Ensuring accountability in published opinions
Missoulian editorial

Ensuring accountability in published opinions

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Last Sunday the Missoulian encountered a problem we’ve rarely experienced before.

A guest column about New Market Tax Credits was published under the name “Ben Charles.” Only “Ben Charles” doesn’t really exist.

The Missoulian receives dozens of guest column submissions each week — sometimes dozens a day. We have long required writers to provide their real names, current city of residence and a phone number with which to reach them. We use this information to verify that the writer did in fact write the column and does in fact want it published in the newspaper.

Guest columnists are subject to additional requirements and scrutiny; they are, after all, allowed up to 600 words to make their point, in contrast to a 200-word letter.

All these requirements are meant to ensure a basic level of transparency and accountability for our readers.

Which is also why we do not ever publish anonymous commentary, nor do we allow writers to use pseudonyms or “pen names.”

But “Ben Charles” eventually admitted, days after his column was published, that he provided us with a false name. He refuses to provide his real name. Our response was to immediately pull his column from the Missoulian website.

And in the future, we intend to take extra precautions to verify the true identity of writers. It’s unfortunate that such steps would become necessary, after so many years of success using a less burdensome verification process.

To be sure, writers have requested anonymity in the past — and have been informed that without their real name attached, their comments would not be published by the Missoulian. Even more rarely, we’ve caught folks trying to submit letters under someone else’s name. Perhaps most memorably, one individual once sent us a letter “signed” by Mayor John Engen (this one was especially easy to invalidate).

To be as clear as possible: The Missoulian expects, and our readers deserve, full accountability — the kind of accountability that can only come from attaching a writer’s real name to his or her opinions.

Here’s where it gets murkier.

Sometimes, guest columnists have a little help writing their columns. They might ask for input from experts, advocacy groups or others with applicable background on the subject, but not directly quote or site them as sources.

Political campaigns, marketing groups and lobbyists regularly reach out to individuals and urge them to write letters or columns to their local newspapers. Some will suggest a particular focus for their topic, and others might even provide a list of talking points.

It’s a reality that seems to grow each election cycle, as ever more money is pumped into campaigns and ballot initiatives. In general, letter-writing campaigns have become better coordinated and more sophisticated.

Last week, The Washington Post reported that newspapers including the Missoulian and Billings Gazette had published opinion pieces submitted by state legislators who had received a lot of writing and editing assistance from an insurance industry lobbyist.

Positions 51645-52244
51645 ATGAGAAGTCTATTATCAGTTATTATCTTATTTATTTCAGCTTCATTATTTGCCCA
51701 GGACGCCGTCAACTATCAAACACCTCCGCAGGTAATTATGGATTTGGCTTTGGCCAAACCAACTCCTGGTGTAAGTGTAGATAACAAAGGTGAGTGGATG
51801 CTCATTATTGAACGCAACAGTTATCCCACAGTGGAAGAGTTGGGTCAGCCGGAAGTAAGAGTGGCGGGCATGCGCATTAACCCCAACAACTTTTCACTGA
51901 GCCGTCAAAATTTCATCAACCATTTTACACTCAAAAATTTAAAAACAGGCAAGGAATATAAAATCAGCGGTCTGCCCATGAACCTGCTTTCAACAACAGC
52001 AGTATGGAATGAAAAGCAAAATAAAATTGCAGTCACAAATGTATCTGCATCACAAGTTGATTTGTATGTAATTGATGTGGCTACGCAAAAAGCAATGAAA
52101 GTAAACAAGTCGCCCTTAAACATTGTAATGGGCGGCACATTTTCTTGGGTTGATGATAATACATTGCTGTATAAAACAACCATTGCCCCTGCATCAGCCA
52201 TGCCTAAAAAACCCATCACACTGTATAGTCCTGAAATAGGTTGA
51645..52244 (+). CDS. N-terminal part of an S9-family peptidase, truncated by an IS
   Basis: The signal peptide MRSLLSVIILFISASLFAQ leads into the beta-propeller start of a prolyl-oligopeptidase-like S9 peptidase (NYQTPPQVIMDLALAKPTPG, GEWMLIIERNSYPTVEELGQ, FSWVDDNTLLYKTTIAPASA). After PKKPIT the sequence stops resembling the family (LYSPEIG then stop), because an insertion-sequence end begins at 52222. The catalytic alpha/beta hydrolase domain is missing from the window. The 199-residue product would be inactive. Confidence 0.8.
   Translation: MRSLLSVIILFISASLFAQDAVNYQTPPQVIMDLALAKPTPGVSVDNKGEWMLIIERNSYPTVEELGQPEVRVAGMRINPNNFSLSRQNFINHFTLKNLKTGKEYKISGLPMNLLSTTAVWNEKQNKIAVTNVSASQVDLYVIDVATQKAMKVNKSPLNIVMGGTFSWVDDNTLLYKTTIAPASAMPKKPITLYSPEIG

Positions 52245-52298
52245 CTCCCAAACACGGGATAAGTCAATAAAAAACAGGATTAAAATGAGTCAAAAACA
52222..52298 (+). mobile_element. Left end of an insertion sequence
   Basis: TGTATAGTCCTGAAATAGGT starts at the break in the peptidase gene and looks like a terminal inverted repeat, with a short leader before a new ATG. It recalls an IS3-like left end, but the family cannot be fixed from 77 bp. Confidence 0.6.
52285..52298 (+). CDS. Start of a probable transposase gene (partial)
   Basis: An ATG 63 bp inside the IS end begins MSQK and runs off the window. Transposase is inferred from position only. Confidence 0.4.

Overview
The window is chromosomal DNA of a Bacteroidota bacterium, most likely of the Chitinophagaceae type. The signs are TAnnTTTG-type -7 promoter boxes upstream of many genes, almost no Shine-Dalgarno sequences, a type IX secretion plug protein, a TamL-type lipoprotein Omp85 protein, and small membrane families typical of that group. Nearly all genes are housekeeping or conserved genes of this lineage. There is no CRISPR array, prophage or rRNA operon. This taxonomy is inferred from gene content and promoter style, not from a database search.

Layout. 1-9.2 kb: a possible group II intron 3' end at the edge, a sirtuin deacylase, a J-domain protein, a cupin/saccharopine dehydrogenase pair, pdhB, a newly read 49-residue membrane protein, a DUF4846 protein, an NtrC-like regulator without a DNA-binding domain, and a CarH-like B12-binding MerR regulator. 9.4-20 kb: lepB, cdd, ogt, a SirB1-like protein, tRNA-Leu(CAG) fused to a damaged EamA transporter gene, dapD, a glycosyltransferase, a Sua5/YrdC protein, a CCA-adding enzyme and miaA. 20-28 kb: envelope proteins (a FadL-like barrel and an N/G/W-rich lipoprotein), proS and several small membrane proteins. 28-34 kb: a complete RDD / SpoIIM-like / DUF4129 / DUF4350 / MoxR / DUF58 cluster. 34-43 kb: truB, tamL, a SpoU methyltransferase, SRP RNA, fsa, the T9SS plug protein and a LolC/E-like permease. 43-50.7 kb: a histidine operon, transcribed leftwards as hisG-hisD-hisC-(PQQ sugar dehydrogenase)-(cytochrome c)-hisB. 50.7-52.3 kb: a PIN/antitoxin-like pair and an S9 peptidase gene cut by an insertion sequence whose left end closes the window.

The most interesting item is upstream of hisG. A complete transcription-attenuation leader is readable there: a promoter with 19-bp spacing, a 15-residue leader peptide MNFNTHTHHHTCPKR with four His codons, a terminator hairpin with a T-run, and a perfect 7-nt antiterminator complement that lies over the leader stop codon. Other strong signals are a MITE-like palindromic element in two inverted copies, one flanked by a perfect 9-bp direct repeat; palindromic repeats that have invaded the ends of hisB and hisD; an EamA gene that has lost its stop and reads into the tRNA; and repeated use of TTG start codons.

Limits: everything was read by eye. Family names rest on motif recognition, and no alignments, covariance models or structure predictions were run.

Actually, that particular lobbyist, John MacDonald, has represented a number of clients over the years, including the City of Missoula and the Montana Newspaper Association, of which the Missoulian is a member. He was indeed representing a group that opposes Medicare for all when he worked with Democratic Sen. Jen Gross and Rep. Kathy Kelker, both from Billings, to craft their opinions criticizing the single-payer proposal.

The report focuses on this single issue because a group on the other side of the issue, called Medicare for All Now, made a public records request and turned over copies of emails between a handful of legislators and lobbyists in Montana and Ohio.

But the reality is that representatives from any number of advocacy groups make a regular practice of working with elected officials, business leaders and other respected members of the community to submit opinions on a wide array of topics. Candidates for elected office often employ staff who help them polish their message, be it for a speech or a newspaper column. Proponents and opponents of recent initiatives have actively solicited those on their side of the issue to sign their name to pre-written “form letters.” Sometimes they even offer to send these letters to the newspapers on behalf of the signer.

We do our best at the Missoulian to identify form letters and contact the signer to let them know that we won’t publish such commentary, as we consider it a form of plagiarism, but that we would accept a letter written using their own original words.

The marketplace of ideas is a messy, rowdy arena. Newspaper Opinion pages offer one moderated, no-cost corner in which to discuss matters of public importance and debate the issues of the day.

If someone is being paid to provide an opinion, that should be disclosed. If an opinion includes material from another writer, that source should be cited. And all submissions must include the writer’s real name and biographical information.

By the way, this editorial, like all Missoulian editorials, is signed by all three current members of the Missoulian editorial board. It was written by Opinion Editor Tyler Christensen, with editing assistance from Publisher Jim Strauss and Editor Gwen Florio.

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